My Trip to China

My wife and I visited China from April 12 to the 24th. Our primary reason for the trip was to visit my son and his family in Shanghai. My son, Geoff and his wife, Bria, are the proud parents of their three month old daughter, Ava Patricia.

While my previous visits to China were limited to Beijing and Hong Kong, this was my first visit to Shanghai. The city is simply overwhelming in scale. With a population of 24 million, it has the largest city population in the world. To put this number in perspective, New York City has a population of 8.6 million, roughly one third the size of Shanghai. The city skyline is something out of a science fiction movie. Hundreds of enormous skyscrapers, one of which is the second tallest in the world dominate the skyline. Shanghai has every kind of shopping, restaurants, and museums. Our son treated us to some incredible food including rice dumplings filled with shrimp soup. He also hosted a dinner party for friends and colleagues at the Napa Wine Club, famous for its wine cellar, featuring amazing rare wines from all over the world.

My wife and I took a side tour to Guilin and Xian (pronounced Chee-An). Guilin is a city in the Northeast part of the country. The city is stunning for its topology, with nearly vertical mountains, composed of limestone which accounts for their unique steep shapes. With a population of 4.7 million, Guilin is another modern, growing metropolis, featuring hundreds of high rise apartment buildings. By the way, it seems as if everyone in urban China lives in high rise apartment buildings, many of which stand empty, monuments to over development. We took an excursion north to a terraced tea growing region accessed by a gondola. One wonders how the farmers could scale these steep terraced slopes to plant and then harvest the tea,

Our last visit was to the city of Xian due west of Shanghai. This is one of the oldest cities in China with a population of 8.7 million. For example the famous “silk road” began in Xian and wound all the way to Rome. Perhaps our most interesting excursion was a visit to the terracotta army about two hours from Xian. This site was the burial mortuary of emperor Quin Shi Hang, the first emperor of China. He allegedly began construction of the burial site at the age of 11, completed in 209 BC. The site spans 38 square miles and is comprised of three separate burial pits. The largest pit contains 6000 full size terracotta warrior figures. Interestingly, no two figures have the same features. The other smaller pit contains about 1500 figures. The third pit was a command center with about 500 figures of generals and other commanders. The entire site is replete with a museum, parking and lush gardens and walkways. I was reminded of Disney World in Orlando. We had the opportunity to meet one of the farmers, Mr. Yang, who discovered the site in 1973. He is somewhat a celebrity in the region and will happily sell you an autographed book of the site.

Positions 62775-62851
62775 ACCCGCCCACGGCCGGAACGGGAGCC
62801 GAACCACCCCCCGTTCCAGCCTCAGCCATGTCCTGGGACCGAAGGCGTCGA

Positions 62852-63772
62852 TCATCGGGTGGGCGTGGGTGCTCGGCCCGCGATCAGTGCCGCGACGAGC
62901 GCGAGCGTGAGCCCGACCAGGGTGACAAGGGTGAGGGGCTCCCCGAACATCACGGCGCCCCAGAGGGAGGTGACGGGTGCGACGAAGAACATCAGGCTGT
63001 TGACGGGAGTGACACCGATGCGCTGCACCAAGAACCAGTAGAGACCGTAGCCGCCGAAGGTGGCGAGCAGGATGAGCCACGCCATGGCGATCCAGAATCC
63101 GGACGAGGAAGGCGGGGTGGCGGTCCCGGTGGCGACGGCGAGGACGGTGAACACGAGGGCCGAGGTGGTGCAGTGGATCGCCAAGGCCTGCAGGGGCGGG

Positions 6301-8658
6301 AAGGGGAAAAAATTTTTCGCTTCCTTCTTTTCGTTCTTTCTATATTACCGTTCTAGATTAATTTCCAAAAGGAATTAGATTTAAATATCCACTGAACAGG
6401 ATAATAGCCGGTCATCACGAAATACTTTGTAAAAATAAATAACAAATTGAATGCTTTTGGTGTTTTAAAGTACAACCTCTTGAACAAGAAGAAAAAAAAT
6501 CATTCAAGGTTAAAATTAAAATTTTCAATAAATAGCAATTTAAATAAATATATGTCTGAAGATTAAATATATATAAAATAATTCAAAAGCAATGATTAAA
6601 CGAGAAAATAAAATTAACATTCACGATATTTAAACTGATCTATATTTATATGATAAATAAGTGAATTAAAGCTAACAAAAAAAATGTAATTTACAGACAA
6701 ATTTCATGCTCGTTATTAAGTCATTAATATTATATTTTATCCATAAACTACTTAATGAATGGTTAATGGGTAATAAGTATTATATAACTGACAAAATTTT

China clearly has its challenges. Traffic in Shanghai was menacing. Pedestrians and bikers have total disregard for passing vehicles. The intersections are death traps. My wife witnessed a collision between a cab and a biker, although the biker seemed OK. We didn’t experience the infamous smog but were warned that it could return momentarily.

This an amazing country. Its scale and natural beauty are stunning. Its modernity with its vast infrastructure and high speed rail, its modern airports and seemingly endless skylines of high rises attest to its explosive growth. I couldn’t help but think that China will be the dominant country of the 21st century and may surpass the US as the leading economic force in the world.